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Henry Lee Lucas (August 23, 1936 – March 12, 2001) was an American serial killer. Lucas was arrested in Texas and on the basis of his confessions to Texas Rangers, hundreds of unsolved murders were attributed to him and officially classified as cleared up. Lucas was convicted of murdering 11 people and condemned to death for a single case with an unidentified victim. A newspaper exposed the improbable logistics of the confessions made by Lucas, when they were taken as a whole, and a study by the Attorney General of Texas concluded he had falsely confessed. Lucas's death sentence was commuted to life in prison in 1998. In some cases, law enforcement thought that Lucas had demonstrated knowledge of facts that only a perpetrator could have known.

Henry Lee Lucas
Henry Lee Lucas.jpg
Police mug shot of Lucas in 1983
Born(1936-08-23)August 23, 1936
Blacksburg, Virginia, United States
DiedMarch 12, 2001(2001-03-12) (aged 64)
Huntsville, Texas, United States
Cause of deathHeart failure
Other namesThe Confession Killer
The Highway Stalker
Criminal penaltyDeath, commuted to life imprisonment
Victims11 convictions, hundreds more claimed
Span of crimes
CountryUnited States
possibly Florida
Date apprehended
June 11, 1983


Early lifeEdit

He was born on August 23, 1936, in Blacksburg, Virginia. Lucas lost an eye at age 10 after it became infected due to a fight.[1] A friend later described him as a child who would often get attention by frighteningly strange behavior.[2] Aside from this, Lucas' mother was a prostitute who would force him to watch her have sex with clients and cross dress in public.[1][3]

In December 1949, Lucas' father, Anderson, whose legs had been severed in a railroad accident, died of hypothermia after going home drunk and collapsing outside during a blizzard. Shortly thereafter, while in the sixth grade, Lucas dropped out of school and ran away from home, drifting around Virginia. Lucas claimed to have committed his first murder in 1951, when he strangled 17-year-old Laura Burnsley, who had refused his sexual advances. As with most of his confessions, he later retracted this claim. On June 10, 1954, Lucas was convicted on over a dozen counts of burglary in and around Richmond, Virginia, and was sentenced to four years in prison. He escaped in 1957, was recaptured three days later, and was subsequently released on September 2, 1959.[4][5]

In late 1959, Lucas traveled to Tecumseh, Michigan to live with his half-sister, Opal. Around that time, Lucas was engaged to marry a pen pal with whom he had corresponded while incarcerated. When his mother visited him for Christmas, she disapproved of her son's fiancée and insisted he move back to Blacksburg. He refused, after which they argued repeatedly during the visit about his upcoming nuptials.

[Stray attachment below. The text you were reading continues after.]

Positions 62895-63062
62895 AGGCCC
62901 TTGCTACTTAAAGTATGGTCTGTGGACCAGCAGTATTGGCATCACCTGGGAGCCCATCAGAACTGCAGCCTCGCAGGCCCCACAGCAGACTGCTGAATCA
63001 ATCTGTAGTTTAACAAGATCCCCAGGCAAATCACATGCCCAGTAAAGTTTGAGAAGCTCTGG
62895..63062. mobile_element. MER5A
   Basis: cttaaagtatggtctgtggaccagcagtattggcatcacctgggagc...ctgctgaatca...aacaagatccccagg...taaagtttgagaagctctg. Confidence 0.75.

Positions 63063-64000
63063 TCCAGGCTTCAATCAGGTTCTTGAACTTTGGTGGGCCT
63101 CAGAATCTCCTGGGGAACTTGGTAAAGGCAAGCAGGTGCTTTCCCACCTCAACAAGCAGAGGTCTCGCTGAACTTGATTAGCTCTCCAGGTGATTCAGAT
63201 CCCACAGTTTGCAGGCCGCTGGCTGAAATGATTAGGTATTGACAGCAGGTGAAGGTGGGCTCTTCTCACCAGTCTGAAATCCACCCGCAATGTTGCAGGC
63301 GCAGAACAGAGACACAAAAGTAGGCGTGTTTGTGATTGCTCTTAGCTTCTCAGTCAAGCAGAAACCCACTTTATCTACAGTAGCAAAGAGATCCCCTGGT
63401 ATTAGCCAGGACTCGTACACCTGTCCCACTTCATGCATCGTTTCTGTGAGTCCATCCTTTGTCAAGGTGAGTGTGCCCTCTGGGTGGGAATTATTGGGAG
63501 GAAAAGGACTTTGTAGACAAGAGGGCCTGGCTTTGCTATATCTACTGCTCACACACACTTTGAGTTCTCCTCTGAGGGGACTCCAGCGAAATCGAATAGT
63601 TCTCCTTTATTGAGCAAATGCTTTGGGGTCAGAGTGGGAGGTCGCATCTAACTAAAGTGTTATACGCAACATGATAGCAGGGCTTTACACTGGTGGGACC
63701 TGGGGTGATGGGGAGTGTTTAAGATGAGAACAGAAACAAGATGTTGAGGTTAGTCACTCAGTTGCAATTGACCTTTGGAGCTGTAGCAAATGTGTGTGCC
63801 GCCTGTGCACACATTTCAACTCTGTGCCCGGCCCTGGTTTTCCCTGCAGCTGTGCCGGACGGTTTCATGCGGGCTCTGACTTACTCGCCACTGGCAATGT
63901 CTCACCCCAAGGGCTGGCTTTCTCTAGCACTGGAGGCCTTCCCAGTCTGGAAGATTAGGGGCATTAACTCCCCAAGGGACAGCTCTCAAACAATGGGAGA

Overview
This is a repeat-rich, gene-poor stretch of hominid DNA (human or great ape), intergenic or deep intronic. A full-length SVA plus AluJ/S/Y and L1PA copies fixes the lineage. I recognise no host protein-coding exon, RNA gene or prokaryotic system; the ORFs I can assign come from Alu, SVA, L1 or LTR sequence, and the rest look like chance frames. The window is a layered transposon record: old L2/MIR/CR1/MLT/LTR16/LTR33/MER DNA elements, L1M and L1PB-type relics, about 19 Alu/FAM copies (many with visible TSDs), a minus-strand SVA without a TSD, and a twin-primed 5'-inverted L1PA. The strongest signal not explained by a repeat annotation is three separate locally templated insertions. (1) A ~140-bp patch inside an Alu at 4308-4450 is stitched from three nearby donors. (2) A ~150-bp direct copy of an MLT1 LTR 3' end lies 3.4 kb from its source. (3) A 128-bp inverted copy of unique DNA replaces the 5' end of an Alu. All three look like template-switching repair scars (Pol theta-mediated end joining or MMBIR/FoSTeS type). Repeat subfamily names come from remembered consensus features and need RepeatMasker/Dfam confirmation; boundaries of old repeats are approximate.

On January 11, 1960, in Tecumseh, Michigan, Lucas killed his mother during an argument regarding whether or not he should return home to her house to care for her as she grew older. He claimed she struck him over the head with a broom, at which point he stabbed her in the neck. Lucas then fled the scene. He subsequently said,

All I remember was slapping her alongside the neck, but after I did that I saw her fall and decided to grab her. But she fell to the floor and when I went back to pick her up, I realized she was dead. Then I noticed that I had my knife in my hand and she had been cut.[This quote needs a citation]

She was not in fact dead, and when Lucas's half-sister Opal (with whom he was staying) returned later, she discovered their mother alive in a pool of blood. She called an ambulance, but it turned out to be too late to save Viola Lucas' life. The official police report stated she died of a heart attack precipitated by the assault. Lucas returned to Virginia, then says he decided to drive back to Michigan, but was arrested in Ohio on the outstanding Michigan warrant.

Lucas claimed to have killed his mother in self-defense, but his claim was rejected, and he was sentenced to between 20 and 40 years' imprisonment in Michigan for second-degree murder. After serving 10 years in prison, he was released in June 1970 due to prison overcrowding.


Lucas and Ottis Toole.[6]

In 1971, Lucas was convicted of attempting to kidnap three schoolgirls. While serving a five-year sentence, he established a relationship with a family friend and single mother who had written to him. They married on his release in 1975, but he left two years later after his stepdaughter accused him of sexually abusing her. Lucas began moving between various relatives and one got him a job in West Virginia, where he established a relationship that ended when his girlfriend's family confronted him about abuse.

Lucas befriended Ottis Toole, and settled in Jacksonville, Florida, where he lived with Toole's parents and became close to his adolescent niece Frieda 'Becky' Powell, who had a mild intellectual impairment. A period of stability followed, with Lucas working as a roofer, fixing neighbors' cars and scavenging scrap.[7][8][9]


Powell was put in a state shelter by the authorities after her mother and grandmother died in 1982. Lucas convinced her to abscond and they lived on the road, eventually traveling to California, where an employer's wife asked them to work for her infirm mother, 82-year-old Kate Rich, of Ringgold, Texas. Rich's family turned Lucas and Powell out, accusing them of failing to do their jobs and writing checks on her account. While hitchhiking they were picked up by the minister of a Stoneburg, Texas religious commune called "The House of Prayer". Believing Lucas and the 15-year-old Powell were a married couple, he found Lucas a job as a roofer while allowing the couple to stay in a small apartment on the commune. Powell had become argumentative and homesick for Florida, and Lucas said she left at a truck stop in Bowie, Texas. According to some of his later accounts Lucas murdered Powell and then Rich.[10] In addition to confessing, Lucas led the police to remains said to be Powell and Rich, although forensic evidence alone was inconclusive and the coroner stopped short of positively identifying either set of remains. As with most of his alleged crimes, Lucas later denied involvement, but the consensus is he did murder Powell and Rich.[11]